Martin delivers the first novel of a planned quartet, set to span four generations of daughters. In a brief prologue, 100-year-old Abby muses about time's swift passage and the kaleidoscopic aspect of memories--and secrets-- recalled from the past. Readers meet Abby Nichols at age 8 in 1930. She's big sister to Rose, good friend to Sarah and Orrin, and she's already expert at navigating the moods of her domineering father, Luther, and emotionally fragile mother, Nell. Ensuing chapters cover 15 years. Luther builds a prosperous business, moving the family from their small Maine seaside cottage to a fancy house in a larger town. Servants, store-bought dresses and Zander, the appealing boy next door don't dampen Abby's longing for the authentic friendships of life before. Her academic and social successes are pummeled by tragedy: Beloved Sarah drowns in an icy pond, and Nell breaks after Luther secretly institutionalizes their developmentally disabled 5-year-old son. While outwardly obeisant to her bigoted father--who cruelly forbids friendships, jobs and college--Abby builds a capacity for compassion that sustains her siblings. Eventually--and critically--she learns to use it to nurture herself. In a 1945 epilogue, Abby's a working girl in New York City--and Zander's on her doorstep. Some threads--whither Orrin?--are left dangling. But the deftly rendered theme of personal resilience, laced with romance and Americana, will earn this a deservedly wide audience. (Historical fiction. 8-12) Copyright Kirkus 2013 Kirkus/BPI Communications.All rights reserved.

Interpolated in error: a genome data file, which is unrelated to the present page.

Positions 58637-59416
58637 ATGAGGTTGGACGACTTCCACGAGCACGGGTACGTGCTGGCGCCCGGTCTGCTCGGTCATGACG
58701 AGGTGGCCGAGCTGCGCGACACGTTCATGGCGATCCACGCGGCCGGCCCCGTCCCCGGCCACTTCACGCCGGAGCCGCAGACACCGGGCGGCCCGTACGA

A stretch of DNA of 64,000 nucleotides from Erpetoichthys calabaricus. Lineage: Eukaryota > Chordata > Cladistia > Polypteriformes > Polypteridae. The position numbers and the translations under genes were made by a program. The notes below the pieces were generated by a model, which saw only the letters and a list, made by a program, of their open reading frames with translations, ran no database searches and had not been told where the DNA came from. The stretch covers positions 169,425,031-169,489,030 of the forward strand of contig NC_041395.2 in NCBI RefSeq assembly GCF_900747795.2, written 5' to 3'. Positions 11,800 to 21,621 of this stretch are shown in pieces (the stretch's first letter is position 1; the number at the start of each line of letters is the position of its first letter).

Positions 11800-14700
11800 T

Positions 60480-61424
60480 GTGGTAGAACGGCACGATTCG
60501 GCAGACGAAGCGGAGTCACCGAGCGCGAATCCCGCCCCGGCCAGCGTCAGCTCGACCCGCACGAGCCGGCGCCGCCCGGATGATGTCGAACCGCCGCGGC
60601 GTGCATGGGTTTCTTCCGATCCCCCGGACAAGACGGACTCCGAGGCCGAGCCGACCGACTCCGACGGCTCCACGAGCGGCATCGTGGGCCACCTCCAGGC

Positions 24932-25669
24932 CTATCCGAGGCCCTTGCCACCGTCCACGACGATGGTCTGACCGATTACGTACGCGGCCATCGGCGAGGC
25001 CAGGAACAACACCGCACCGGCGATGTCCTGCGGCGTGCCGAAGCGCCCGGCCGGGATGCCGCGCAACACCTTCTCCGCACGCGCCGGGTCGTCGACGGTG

Publishers Weekly Reviews 2013 April #1